Brent And WTI See Small Gains As End Of Year Approaches
NEW YORK, Dec 30 (Reuters) - Crude futures closed up slightly Tuesday, getting some relief from a weak dollar but not making significant strides as traders prepared for the end of the year.
The dollar is generally inversely related to the price of oil, and so a small the decline in the dollar index may have lent some strength to crude oil, according Thomas Saal, an analyst with INTL Hencorp Futures. Saal said prices may have also been boosted as traders balanced their positions before the end of the year.
The global benchmark Brent settled up 2 cents at $57.90. U.S. crude settled up 51 cents at $54.12 a barrel.
Both measures hit 5-1/2-year lows yesterday before rebounding slightly.
U.S. crude was supported slightly by news that the Obama administration took two long-awaited steps that could increase the amount of processed light crude that can be shipped under the 40-year-old ban on exports of most domestic crude.
The reaction was muted because the measures were introduced during the holidays, said John Kilduff, partner at New York energy hedge fund Again Capital.
Investors were also waiting for U.S. inventory data. The American Petroleum Institute is scheduled to release data on Tuesday while the U.S. Department of Energy's Energy Information Administration will issue data on Wednesday.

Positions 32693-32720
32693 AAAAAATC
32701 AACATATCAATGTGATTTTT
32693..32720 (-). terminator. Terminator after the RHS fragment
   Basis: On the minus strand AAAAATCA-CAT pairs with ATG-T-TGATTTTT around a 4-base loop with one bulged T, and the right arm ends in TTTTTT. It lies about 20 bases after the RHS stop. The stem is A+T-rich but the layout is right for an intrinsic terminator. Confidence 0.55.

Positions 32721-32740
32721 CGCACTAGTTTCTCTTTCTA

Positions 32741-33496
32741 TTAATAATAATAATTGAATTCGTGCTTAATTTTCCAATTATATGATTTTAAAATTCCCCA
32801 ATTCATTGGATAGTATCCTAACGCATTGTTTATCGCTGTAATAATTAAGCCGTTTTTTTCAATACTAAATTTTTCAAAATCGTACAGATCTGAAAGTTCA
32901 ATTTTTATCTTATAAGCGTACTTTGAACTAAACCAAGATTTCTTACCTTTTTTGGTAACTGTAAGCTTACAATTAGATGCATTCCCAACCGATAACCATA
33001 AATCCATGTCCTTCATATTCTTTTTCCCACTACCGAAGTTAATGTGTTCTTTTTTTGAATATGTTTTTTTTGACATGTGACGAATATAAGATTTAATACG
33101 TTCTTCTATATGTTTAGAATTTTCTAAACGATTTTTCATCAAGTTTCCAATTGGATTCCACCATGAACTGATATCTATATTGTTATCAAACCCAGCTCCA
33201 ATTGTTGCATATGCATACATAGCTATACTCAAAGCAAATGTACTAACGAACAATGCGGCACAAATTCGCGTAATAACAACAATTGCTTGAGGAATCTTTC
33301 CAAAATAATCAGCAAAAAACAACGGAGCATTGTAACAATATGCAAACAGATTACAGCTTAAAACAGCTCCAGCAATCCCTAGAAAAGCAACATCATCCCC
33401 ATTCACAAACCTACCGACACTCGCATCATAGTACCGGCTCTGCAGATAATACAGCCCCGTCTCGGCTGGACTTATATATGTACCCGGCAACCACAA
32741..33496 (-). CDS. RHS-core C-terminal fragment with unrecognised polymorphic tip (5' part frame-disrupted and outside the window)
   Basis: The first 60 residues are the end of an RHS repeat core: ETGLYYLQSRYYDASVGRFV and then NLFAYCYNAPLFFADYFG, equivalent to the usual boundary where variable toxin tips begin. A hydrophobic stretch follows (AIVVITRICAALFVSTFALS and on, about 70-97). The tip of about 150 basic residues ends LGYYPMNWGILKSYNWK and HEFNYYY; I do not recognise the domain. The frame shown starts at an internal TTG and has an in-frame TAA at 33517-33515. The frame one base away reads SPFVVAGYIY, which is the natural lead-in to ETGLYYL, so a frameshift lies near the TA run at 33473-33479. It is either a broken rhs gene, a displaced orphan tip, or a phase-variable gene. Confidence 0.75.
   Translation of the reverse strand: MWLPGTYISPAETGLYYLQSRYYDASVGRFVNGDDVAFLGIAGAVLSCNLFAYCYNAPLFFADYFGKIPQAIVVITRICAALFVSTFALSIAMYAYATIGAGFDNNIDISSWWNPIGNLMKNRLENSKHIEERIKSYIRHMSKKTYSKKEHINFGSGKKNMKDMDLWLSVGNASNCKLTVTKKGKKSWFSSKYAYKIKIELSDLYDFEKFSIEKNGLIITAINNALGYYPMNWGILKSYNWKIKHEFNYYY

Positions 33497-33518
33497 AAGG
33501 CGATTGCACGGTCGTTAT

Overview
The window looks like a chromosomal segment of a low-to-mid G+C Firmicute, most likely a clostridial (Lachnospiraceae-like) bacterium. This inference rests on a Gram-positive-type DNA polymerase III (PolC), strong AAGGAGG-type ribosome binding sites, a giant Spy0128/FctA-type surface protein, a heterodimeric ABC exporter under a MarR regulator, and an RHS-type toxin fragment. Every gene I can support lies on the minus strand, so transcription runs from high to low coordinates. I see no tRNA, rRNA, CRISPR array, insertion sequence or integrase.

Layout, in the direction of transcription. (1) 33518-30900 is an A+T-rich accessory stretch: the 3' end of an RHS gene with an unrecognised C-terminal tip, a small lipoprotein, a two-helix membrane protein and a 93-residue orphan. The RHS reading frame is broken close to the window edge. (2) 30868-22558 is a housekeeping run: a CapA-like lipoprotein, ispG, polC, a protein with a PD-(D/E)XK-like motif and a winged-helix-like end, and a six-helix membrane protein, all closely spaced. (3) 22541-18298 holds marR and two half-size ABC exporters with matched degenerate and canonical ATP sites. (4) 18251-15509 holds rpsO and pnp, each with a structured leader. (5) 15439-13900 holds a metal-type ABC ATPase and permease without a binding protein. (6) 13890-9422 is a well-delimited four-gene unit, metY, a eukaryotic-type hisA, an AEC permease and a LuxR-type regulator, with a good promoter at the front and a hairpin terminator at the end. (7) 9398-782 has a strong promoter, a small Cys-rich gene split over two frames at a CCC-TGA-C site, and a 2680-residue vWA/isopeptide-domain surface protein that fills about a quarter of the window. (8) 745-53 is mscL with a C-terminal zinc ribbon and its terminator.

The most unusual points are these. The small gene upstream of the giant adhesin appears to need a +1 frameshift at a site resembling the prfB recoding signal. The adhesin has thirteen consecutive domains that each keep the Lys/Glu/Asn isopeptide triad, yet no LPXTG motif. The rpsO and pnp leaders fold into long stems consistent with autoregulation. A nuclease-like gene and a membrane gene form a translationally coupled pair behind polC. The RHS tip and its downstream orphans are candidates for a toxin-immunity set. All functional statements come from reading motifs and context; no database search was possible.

A Reuters poll forecast U.S. crude inventories would show a drop of 900,000 barrels, after a rise to their highest recorded level for December in the week ended on Dec. 19.
There were expectations on Monday that the destruction of over a million barrels of oil by a fire at Libya's main oil port could push Brent over $60, but by the end of the day prices had fallen past previous lows.
Oil prices this year are on track for the biggest decline since 2008 and the second-biggest annual fall since futures started trading in the 1980s.
(Additional reporting by Keith Wallis in Singapore and Christopher Johnson in London,; editing by Jason Neely, Louise Heavens, Jessica Resnick-Ault, Andrew Hay and Cynthia Osterman)
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